The True Grit of Sparrows
Some birds will do anything for a little grit.
Birds have no teeth for crushing food items, so they utilize small, hard pieces of stone, eggshell, or sand as an abrasive digestive helpers. This is known as grit. Grit is consumed and housed in the bird's crop where it helps to break up food. Grit is a commonly consumed staple especially for birds that eat lots of seeds or insects with hard exoskeletons.
We see lots of examples of birds eating grit.
Our barn swallows spend most summer afternoons sitting on the front yard powerline, waiting, like vultures at an abattoir, for us to throw some eggshells onto the sidewalk and garage roof. I've seen evening grosbeaks hit along winter roadsides where they were ingesting small bits of rock salt and cinders. I've seen purple martins, aerial insect eaters, scarfing up eggshells from feeding platforms during the breeding season. We've even published articles in BWD about paint-eating blue jays! All of these birds are after grit to aid their food processing.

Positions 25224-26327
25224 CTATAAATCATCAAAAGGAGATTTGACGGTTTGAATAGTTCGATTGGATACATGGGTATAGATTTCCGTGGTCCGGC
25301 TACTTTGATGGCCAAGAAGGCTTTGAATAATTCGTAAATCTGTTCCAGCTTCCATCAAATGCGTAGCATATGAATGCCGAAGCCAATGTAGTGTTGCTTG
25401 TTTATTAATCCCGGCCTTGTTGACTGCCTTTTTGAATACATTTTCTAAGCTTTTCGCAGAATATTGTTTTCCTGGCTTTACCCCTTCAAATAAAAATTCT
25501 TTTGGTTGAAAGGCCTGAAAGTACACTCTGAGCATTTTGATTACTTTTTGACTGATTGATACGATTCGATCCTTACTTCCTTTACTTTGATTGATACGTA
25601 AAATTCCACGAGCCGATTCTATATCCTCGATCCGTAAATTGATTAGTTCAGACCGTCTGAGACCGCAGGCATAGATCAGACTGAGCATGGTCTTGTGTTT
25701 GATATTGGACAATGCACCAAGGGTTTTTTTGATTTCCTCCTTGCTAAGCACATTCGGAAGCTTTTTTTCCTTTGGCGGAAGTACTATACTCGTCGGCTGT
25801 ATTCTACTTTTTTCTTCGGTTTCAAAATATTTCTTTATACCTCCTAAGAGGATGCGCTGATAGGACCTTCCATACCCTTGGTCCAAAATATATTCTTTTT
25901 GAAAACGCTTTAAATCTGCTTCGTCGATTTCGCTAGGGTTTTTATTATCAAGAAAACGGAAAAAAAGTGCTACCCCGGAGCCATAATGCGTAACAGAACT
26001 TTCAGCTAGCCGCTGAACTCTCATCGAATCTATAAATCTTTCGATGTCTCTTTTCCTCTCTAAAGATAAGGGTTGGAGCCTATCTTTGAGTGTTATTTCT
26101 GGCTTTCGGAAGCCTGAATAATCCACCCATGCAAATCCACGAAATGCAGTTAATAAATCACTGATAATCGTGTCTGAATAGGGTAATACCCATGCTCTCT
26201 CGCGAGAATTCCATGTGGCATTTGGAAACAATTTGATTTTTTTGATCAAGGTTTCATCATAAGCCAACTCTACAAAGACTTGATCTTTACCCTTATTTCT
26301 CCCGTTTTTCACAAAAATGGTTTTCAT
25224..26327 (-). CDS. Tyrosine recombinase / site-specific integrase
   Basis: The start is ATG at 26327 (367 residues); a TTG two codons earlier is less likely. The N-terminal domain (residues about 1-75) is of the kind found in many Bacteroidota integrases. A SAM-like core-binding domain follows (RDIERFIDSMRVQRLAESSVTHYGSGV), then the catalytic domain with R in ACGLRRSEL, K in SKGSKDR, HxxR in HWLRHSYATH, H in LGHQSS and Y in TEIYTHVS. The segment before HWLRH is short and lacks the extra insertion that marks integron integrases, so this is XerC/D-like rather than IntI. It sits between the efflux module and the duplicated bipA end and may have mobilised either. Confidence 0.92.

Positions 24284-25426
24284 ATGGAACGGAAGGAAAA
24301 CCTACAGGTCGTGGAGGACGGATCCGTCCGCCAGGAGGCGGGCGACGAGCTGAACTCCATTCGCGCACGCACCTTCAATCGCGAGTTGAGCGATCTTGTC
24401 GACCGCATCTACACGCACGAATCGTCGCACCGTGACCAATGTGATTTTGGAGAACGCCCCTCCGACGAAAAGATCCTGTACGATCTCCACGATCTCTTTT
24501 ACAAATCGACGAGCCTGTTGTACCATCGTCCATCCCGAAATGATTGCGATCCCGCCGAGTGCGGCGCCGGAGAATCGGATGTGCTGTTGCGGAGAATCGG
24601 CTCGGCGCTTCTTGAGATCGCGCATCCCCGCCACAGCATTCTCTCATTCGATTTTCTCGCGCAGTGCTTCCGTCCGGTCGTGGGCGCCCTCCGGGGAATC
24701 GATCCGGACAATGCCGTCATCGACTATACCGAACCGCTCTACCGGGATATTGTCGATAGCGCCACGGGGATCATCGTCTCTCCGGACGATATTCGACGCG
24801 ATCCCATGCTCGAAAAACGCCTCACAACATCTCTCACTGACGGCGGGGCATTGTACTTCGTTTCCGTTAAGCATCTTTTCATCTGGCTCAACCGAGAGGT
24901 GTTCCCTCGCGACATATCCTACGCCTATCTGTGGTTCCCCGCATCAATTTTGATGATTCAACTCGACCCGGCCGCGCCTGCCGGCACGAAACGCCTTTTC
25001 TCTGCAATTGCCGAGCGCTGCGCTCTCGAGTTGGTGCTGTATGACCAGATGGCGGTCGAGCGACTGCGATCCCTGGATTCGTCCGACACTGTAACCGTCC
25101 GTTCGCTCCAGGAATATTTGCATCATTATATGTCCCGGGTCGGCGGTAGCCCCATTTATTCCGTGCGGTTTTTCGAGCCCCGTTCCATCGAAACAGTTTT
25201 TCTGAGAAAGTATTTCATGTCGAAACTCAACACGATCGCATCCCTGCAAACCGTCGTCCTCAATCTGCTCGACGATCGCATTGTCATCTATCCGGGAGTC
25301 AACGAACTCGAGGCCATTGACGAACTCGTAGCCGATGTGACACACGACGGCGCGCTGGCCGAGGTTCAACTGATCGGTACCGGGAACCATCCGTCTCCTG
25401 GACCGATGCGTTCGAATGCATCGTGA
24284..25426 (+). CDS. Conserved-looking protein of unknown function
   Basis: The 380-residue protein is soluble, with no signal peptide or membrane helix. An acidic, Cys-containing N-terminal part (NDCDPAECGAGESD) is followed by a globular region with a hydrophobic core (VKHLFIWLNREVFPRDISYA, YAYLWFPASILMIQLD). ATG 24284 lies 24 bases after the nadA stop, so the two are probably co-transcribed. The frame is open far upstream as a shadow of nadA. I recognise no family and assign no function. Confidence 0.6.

As a kid, in the early 1970s, I often noticed house sparrows clinging to the brick foundation of the neighbors' house and I wondered what was up. It was years later that I figured out that they were getting dietary grit from the sand in the mortar between the bricks. The old mortar was just soft enough for the hefty-billed sparrows to nibble away at it. If this went on forever, in theory, all the mortar would be consumed and the house would tumble to the ground. But the neighborhood cats and the resident sharp-shinned hawk probably kept the house sparrows in check, so the house is still standing all these years later.
And how cool is that?
If you look closely you can see a male house sparrow getting his grit, slowly demolishing this house one nibble at a time.